Cast: Shinya Tsukamoto, Tomomi Miyashita, Kazuhiro Nakahara, Miho Ninagawa, Shun Sugata
Extras: Interviews, Theatrical Trailer, Tartan Asia Extreme Trailers
"The thing we call terror is actually ancient wisdom… locked away in our unconscious mind."
I find something inherently chilling about the tone Asian directors bring to traditional horror stories. Some of the most profoundly unsettling material I've ever encountered on the page and the screen (deliberately excluding nearly everything from the recent, Western trend of shallow 'tortureporn') hails from Japan, Korea, and other nations in Asia. I would love to catch a college course that examines the differences in fear from continent to continent. While America tends to bumble about with impotent remakes of these groundbreaking movies, Japan and many others continue to push the envelope and discover new ways to frighten people of every nationality. "Marebito" is another excellent, Asian horror film released to DVD under the Tartan Asia Extreme banner and I was completely unprepared for this original, unconventional tale of madness and depravity.
A frantic man plunges a knife into his own eye, killing himself on a subway platform in front of horrified onlookers. Masuoka (Shinya Tsukamoto), a troubled cameraman that works for a documentary filmmaker, is obsessed with discovering the source of terror on the suicidal man's face. Convinced that the man could see something the rest of the crowd could not, Masuoka returns to the subway station, winds his way underground, and discovers a cavernous underworld stretching beneath Tokyo. Near the edge of an abyss, he finds a naked, nameless girl (Tomomi Miyashita) chained to the rock face, mute and incoherent. He frees the girl and brings her back to his apartment where, through a series of increasingly bizarre encounters, he begins to realize she isn't human at all.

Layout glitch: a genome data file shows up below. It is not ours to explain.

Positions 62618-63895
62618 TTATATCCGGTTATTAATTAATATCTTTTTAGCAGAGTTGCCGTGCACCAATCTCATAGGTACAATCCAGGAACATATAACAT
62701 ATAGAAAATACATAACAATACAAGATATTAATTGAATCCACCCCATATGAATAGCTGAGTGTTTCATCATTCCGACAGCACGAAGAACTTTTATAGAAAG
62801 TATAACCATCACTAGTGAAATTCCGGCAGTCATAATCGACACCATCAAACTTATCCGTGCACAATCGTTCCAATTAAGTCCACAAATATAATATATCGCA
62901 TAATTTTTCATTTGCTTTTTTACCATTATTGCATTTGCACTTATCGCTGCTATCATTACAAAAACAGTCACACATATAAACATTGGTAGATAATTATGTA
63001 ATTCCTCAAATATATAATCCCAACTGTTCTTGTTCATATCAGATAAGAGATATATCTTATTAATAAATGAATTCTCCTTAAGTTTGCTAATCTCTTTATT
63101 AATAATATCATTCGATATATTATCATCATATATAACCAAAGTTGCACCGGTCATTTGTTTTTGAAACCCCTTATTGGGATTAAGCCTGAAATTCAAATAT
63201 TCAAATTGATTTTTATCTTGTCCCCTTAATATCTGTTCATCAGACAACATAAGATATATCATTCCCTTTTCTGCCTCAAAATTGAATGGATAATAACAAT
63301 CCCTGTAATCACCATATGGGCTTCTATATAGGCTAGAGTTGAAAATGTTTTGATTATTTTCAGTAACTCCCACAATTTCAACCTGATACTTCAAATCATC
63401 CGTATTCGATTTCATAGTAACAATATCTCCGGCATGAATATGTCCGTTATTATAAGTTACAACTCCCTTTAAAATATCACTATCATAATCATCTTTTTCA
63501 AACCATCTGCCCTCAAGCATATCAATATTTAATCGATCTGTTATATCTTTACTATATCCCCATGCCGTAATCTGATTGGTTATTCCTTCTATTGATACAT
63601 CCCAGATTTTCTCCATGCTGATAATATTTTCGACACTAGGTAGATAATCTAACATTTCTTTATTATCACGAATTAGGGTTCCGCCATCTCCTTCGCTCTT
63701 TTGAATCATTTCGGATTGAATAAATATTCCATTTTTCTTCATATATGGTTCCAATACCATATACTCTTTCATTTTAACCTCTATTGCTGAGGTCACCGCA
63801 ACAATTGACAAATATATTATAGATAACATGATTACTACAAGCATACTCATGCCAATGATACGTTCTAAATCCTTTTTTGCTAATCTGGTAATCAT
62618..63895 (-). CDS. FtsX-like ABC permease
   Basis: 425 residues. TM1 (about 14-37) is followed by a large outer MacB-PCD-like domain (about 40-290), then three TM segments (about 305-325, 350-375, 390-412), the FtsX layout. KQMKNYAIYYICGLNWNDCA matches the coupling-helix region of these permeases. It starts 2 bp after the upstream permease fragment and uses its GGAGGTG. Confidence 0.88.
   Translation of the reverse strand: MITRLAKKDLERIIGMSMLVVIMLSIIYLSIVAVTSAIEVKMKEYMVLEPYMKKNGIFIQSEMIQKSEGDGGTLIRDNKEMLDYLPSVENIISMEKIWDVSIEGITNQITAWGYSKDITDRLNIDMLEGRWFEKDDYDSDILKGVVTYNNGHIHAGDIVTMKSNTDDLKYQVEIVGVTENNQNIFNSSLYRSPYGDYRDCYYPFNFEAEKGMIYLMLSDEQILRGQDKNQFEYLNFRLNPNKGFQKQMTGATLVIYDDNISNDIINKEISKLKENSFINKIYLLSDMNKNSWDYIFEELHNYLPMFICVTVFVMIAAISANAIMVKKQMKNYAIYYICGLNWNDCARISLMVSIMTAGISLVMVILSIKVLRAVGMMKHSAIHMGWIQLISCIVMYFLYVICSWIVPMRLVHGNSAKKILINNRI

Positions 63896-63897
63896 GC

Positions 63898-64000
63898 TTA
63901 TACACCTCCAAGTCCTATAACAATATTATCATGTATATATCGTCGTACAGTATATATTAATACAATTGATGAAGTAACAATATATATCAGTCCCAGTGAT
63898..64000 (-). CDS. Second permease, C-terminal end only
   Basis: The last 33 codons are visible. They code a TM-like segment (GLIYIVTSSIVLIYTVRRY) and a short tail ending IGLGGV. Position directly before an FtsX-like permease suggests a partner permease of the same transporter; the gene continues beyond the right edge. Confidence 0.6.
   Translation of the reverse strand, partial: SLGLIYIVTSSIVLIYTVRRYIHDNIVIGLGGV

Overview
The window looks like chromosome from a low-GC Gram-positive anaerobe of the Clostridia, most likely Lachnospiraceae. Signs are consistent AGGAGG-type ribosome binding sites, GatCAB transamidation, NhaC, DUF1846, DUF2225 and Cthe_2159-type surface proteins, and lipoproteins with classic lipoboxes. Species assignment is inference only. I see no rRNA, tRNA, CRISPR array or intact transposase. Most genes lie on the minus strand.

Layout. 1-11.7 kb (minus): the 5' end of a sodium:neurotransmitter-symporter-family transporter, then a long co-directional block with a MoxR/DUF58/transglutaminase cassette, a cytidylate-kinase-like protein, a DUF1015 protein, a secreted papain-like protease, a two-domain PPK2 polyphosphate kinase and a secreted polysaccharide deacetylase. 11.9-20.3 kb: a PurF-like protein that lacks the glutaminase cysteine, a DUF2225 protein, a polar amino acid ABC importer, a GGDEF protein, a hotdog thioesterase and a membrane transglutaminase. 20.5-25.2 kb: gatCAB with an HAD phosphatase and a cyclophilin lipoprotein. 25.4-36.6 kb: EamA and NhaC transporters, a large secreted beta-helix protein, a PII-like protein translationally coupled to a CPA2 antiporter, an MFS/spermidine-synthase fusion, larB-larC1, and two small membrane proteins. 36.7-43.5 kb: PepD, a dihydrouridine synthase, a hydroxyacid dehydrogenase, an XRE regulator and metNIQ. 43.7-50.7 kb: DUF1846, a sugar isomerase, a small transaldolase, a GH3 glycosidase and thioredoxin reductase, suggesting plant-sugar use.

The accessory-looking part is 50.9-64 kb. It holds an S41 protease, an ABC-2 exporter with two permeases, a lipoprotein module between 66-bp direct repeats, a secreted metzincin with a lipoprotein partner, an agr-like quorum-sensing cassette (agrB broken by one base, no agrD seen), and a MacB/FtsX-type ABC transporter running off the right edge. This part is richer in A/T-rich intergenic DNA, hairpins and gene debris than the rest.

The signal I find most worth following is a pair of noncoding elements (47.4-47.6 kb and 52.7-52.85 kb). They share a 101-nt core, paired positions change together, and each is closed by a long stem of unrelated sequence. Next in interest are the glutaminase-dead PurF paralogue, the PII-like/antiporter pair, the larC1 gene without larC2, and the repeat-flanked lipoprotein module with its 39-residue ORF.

For the first act of the movie, aside from the magnificence of Masuoka's lyrical narration, I was convinced I was in store for a typical ghost story that would rely heavily on strange creatures and pale corpses in the shadows. The fact that the director, Takashi Shimizu, was responsible for two classic, Japanese horror series (Ju-on and Tomie) was both encouraging and worrisome. Would Shimizu be able to break free of his comfort zone or would he turn out to be a one-trick pony that would give me more of the same? Luckily, the well constructed but familiar first act was just the first step in a wonderful film that completely changes direction as soon as Masuoka returns home with the strange girl. Suddenly, the movie becomes one of the most intriguing spins on a vampire tale I've ever had the pleasure of watching. If you could somehow combine Takashi Miike's "Audition" with Guillermo del Toro's "Pan's Labyrinth", you may produce something close to the sinister fairytale in "Marebito".
Even more impressive than crafting a vampire film that stands out from a crowded pack, Shimizu confidently tackles issues of insanity, delusion, the nature of man, subservience, and more. His film becomes an exploration of a man's soul and his desire to understand fear. The pseudo-sexual, blood letting scenes in the movie are uncomfortable, peppered with unexpected overtones of incestual, child abuse that kept the tone disquietingly dark. From here, the confusion over which person in this insane relationship is the pet and which is the master adds an entirely separate layer to the proceedings. There was never a flat moment in the story and I noticed my brain constantly working for the full duration of the movie. It doesn't even matter that we're only left with a small handful of answers by the end of the story. It's clear that the film is concerned with forcing us to ask questions and purposefully pushing us to think about some lofty concepts.